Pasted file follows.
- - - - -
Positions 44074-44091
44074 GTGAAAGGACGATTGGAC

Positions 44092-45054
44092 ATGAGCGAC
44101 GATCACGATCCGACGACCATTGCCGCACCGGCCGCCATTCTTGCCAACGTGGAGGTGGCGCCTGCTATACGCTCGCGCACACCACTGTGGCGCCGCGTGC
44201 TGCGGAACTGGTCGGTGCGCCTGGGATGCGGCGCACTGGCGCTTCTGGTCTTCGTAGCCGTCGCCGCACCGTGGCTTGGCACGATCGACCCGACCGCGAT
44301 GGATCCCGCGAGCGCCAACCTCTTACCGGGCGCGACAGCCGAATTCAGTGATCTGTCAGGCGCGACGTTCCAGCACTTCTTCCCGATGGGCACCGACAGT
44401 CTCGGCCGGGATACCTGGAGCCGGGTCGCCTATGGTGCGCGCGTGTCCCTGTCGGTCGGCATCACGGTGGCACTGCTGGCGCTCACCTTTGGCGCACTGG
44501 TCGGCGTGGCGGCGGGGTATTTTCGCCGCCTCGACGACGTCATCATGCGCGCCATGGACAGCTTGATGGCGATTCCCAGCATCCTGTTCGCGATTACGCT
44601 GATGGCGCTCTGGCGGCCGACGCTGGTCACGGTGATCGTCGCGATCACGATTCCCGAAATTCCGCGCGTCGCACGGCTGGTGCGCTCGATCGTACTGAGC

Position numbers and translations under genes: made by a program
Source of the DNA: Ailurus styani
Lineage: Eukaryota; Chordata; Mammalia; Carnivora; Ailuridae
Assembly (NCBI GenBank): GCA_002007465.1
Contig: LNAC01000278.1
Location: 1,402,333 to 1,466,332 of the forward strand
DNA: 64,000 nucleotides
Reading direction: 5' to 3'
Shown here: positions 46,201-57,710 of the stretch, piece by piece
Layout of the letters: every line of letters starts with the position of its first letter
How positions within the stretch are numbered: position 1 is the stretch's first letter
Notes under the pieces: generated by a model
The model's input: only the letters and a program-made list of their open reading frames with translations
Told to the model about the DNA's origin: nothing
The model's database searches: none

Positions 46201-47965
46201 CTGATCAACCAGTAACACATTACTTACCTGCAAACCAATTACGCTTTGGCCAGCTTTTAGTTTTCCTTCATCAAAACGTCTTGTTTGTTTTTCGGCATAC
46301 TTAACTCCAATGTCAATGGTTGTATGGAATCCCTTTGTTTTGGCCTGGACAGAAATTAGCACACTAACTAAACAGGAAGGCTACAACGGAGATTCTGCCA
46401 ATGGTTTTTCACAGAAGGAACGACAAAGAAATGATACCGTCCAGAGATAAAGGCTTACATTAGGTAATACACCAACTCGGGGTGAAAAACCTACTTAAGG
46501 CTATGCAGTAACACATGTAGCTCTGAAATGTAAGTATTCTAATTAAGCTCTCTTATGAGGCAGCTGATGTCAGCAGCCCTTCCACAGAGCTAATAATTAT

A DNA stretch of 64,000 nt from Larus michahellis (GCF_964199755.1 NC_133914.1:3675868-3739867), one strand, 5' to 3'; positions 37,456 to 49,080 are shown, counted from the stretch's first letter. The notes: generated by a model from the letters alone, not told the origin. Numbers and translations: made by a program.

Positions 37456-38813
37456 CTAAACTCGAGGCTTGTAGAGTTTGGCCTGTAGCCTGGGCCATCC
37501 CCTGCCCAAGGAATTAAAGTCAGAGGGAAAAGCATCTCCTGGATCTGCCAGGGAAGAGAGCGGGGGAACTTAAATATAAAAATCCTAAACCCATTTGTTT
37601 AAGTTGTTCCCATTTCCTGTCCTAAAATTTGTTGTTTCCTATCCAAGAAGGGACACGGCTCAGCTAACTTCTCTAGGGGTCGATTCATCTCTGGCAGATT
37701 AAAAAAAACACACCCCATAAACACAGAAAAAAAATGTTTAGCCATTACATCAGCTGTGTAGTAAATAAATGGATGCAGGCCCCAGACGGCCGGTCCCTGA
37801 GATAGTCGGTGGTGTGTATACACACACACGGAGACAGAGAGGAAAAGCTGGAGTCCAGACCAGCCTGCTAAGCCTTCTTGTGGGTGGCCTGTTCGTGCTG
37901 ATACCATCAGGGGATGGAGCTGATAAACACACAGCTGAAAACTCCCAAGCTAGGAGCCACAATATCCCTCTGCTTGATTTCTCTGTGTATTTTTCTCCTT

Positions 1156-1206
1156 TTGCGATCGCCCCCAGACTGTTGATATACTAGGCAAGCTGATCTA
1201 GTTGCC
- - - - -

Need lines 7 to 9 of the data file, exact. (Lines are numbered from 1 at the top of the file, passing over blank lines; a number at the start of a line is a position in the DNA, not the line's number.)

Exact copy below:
44301 GGATCCCGCGAGCGCCAACCTCTTACCGGGCGCGACAGCCGAATTCAGTGATCTGTCAGGCGCGACGTTCCAGCACTTCTTCCCGATGGGCACCGACAGT
44401 CTCGGCCGGGATACCTGGAGCCGGGTCGCCTATGGTGCGCGCGTGTCCCTGTCGGTCGGCATCACGGTGGCACTGCTGGCGCTCACCTTTGGCGCACTGG
44501 TCGGCGTGGCGGCGGGGTATTTTCGCCGCCTCGACGACGTCATCATGCGCGCCATGGACAGCTTGATGGCGATTCCCAGCATCCTGTTCGCGATTACGCT